Deviation/Anomaly Detection


Detect significant deviations from normal
behavior


Applications:


Credit Card Fraud Detection


Network Intrusion

Detection









Typical network traffic at University level may reach over
100
million connections per day

Challenges of Data Mining


Scalability


Dimensionality


Complex and Heterogeneous Data


Data Quality


Data Ownership and Distribution


Privacy Preservation


Streaming Data


Application Areas

Industry

Application

Finance

Credit Card Analysis

Insurance

Claims, Fraud Analysis

Telecommunication

Call record analysis

Transport

Logistics management

Consumer goods

promotion analysis

Data Service providers

Value added data

Utilities

Power usage analysis

Why Now?


Data is being produced


Data is being warehoused


The computing power is available


The computing power is affordable


The competitive pressures are strong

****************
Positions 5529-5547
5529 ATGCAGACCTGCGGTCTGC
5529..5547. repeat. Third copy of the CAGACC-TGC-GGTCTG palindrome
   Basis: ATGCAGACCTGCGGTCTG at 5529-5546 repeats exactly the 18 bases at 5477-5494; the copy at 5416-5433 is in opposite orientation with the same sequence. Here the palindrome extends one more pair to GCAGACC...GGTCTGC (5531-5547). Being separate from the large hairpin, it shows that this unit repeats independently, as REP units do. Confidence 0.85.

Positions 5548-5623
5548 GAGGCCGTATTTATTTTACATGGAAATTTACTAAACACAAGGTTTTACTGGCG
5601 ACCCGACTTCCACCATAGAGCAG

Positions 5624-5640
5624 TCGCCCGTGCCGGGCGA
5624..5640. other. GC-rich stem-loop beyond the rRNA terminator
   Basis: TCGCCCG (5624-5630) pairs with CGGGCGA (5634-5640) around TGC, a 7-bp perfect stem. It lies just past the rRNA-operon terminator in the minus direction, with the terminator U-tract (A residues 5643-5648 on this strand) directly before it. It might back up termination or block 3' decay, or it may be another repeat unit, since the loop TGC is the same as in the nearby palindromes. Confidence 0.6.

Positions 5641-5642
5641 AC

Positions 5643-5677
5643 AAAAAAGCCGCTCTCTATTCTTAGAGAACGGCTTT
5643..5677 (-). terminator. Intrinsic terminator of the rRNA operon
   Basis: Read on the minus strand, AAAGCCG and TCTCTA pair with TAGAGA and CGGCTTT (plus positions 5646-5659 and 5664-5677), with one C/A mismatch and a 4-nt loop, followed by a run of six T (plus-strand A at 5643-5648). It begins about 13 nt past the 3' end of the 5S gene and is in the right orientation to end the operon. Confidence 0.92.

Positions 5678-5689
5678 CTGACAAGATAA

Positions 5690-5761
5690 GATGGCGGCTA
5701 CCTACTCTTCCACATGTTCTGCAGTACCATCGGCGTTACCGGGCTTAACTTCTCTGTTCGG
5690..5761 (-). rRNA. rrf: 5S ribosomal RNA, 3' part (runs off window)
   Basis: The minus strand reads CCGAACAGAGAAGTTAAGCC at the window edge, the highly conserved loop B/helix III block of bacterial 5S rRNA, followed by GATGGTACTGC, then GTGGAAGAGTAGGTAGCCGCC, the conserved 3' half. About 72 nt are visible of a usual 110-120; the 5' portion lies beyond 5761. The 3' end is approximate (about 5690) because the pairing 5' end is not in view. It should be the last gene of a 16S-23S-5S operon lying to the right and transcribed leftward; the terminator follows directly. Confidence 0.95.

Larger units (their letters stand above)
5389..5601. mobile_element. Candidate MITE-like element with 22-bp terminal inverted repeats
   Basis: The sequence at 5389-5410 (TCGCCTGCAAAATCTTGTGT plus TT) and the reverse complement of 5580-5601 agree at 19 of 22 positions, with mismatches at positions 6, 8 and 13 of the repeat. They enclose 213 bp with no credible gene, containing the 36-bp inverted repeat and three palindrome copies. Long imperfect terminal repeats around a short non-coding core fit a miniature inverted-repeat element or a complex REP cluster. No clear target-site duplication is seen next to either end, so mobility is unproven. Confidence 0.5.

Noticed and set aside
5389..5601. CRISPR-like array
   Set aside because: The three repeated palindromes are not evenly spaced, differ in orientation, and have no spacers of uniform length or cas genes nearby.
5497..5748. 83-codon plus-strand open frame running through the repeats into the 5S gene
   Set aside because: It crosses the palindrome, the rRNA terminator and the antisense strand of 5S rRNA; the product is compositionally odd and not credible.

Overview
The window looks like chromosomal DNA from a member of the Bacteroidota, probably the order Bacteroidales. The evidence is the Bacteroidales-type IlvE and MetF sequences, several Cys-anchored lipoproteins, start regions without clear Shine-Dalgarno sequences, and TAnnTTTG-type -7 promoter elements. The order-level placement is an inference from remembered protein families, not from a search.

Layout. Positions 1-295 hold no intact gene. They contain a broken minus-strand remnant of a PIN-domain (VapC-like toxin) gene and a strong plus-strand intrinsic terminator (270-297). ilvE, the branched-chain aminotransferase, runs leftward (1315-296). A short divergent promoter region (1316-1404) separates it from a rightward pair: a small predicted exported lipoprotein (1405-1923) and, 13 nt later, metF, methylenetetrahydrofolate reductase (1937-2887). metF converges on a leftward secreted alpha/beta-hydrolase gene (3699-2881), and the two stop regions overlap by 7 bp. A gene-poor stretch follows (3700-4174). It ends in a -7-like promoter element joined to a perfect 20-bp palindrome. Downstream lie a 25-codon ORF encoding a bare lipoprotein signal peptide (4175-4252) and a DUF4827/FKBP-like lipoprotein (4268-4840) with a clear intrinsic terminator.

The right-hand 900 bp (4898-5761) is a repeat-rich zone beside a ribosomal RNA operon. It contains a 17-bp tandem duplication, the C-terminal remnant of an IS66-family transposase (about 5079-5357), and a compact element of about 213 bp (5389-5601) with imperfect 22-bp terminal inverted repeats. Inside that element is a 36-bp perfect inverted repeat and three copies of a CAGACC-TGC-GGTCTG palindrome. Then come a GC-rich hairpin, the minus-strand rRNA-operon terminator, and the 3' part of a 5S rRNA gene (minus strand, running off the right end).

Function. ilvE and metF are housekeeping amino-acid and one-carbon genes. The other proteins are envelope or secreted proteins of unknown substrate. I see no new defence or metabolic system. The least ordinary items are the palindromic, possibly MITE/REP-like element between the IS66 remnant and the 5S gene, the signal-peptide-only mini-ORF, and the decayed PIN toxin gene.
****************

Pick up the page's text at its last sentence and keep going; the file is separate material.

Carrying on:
Commercial products are available

Data Mining works with
Warehouse Data


Data Warehousing provides
the Enterprise with a
memory

Data Mining provides the
Enterprise with intelligence

Usage scenarios


Data warehouse mining:


assimilate data from operational sources


mine static data


Mining log data


Continuous mining: example in process
control


Stages in mining:



data selection


pre
-
processing: cleaning


transformation


mining


result evaluation


visualization

Mining market


Around
20
to
30
mining tool vendors


Major tool players:


Clementine,


IBM’s Intelligent Miner,


SGI’s MineSet,


SAS’s Enterprise Miner.


All pretty much the same set of tools


Many embedded products:


fraud detection:


electronic commerce applications,


health care,


customer relationship management: Epiphany

Vertical integration
:


Mining on the web


Web log analysis for site design:



what are popular pages,


what links are hard to find.


Electronic stores sales enhancements:


recommendations, advertisement: